Every now and then I meet a parent that speaks to their kids in ways that lift my heart. Tru's mom is one of these parents. We talked on the phone again today. She mentioned that Tru was still working on his project this weekend. She seemed a bit worried that he might burn himself out, get tired or frustrated.

I told her this happens sometimes with our students. Especially early on until they get used to having more freedom and autonomy. This happens often enough that I wrote an article about it titled, "Discovering Your Limits". When kids are given a lot of freedom and autonomy to pursue their interests to create real value ... it can be highly motivating. Sometimes they do burn themselves out, but in hindsight they are very grateful for the experience...so long as it was their choice.

Some of our students are quite young. Tru is only eight years old. Trying to tackle such complex concepts is mentally painful. It is hard enough to attempt such a project and our students do so much more than that...presenting and exposing their minds to all the real world complexities parents and teachers often try so hard to avoid.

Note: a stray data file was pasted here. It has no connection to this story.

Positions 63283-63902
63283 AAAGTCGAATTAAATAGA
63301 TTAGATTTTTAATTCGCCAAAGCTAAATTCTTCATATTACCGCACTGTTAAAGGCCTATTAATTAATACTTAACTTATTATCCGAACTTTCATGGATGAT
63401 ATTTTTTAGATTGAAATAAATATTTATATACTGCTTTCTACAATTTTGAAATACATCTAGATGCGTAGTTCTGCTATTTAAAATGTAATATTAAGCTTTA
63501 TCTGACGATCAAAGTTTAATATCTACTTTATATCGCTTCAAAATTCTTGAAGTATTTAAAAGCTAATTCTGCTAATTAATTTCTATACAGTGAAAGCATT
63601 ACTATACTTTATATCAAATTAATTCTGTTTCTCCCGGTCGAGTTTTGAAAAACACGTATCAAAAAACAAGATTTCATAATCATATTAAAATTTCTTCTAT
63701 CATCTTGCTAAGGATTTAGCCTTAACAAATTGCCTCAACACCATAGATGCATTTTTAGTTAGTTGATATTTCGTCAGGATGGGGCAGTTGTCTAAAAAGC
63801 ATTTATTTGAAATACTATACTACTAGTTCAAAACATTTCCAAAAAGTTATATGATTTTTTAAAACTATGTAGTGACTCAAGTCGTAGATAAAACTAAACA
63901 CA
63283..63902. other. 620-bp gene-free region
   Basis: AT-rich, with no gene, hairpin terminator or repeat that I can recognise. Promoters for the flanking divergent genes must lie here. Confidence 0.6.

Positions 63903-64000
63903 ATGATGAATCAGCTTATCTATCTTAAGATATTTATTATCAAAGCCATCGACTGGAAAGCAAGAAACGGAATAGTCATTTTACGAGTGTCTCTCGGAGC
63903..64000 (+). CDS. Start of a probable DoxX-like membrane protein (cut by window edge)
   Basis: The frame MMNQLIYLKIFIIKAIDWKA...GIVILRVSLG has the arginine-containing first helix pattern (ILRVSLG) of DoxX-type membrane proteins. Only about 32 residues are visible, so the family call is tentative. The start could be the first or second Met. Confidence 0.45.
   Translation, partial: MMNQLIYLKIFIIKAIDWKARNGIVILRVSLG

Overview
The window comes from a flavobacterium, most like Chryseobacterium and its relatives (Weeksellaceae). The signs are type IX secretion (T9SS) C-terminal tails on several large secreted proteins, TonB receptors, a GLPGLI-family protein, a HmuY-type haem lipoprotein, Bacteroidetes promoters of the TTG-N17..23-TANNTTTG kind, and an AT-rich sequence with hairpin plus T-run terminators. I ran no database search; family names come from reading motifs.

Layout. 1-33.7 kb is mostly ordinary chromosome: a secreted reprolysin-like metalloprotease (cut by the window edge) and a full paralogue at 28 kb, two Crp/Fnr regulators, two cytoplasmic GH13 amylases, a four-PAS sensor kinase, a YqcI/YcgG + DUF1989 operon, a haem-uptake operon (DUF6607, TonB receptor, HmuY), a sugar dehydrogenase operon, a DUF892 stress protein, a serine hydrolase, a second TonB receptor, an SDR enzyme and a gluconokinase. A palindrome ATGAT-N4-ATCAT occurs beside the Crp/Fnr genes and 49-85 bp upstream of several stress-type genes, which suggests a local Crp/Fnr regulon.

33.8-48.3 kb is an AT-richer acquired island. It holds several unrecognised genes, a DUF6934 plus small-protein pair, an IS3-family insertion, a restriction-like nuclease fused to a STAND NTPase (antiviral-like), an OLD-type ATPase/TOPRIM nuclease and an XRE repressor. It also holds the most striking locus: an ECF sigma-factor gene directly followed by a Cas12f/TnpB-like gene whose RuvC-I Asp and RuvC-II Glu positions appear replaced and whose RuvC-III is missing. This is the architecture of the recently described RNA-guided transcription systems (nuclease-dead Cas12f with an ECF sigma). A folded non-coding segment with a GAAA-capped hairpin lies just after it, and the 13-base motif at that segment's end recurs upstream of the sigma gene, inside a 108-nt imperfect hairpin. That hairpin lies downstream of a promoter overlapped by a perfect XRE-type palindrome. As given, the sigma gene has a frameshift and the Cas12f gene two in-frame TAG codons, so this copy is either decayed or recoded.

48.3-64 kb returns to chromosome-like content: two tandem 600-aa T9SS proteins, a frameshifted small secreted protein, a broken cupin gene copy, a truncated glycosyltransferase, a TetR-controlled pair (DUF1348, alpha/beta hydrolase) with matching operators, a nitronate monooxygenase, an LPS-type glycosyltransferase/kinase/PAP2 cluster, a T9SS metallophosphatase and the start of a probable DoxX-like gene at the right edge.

Her concerns were a reminder to me of all the reasons why school's exist. Why we create these artificial environments...even though they often leave our kids unprepared for the real world. We parents don't want our kids to experience pain. We want to protect them. The real world is so big and scary.

"Kids are not adults...We don't want to push them too fast."

While reflecting on our conversation today ... I was trying to find the right words.

Words to help communicate why it is OK to let them work so hard.

Then it hit me.

Our students work so hard because no one is pushing them but themselves.

Sincerely, Joe Dedicated to the True Chess Ninja --

Note: Here are some other images I created using MidJourney while imagining the True Chess Ninja's Adventure :)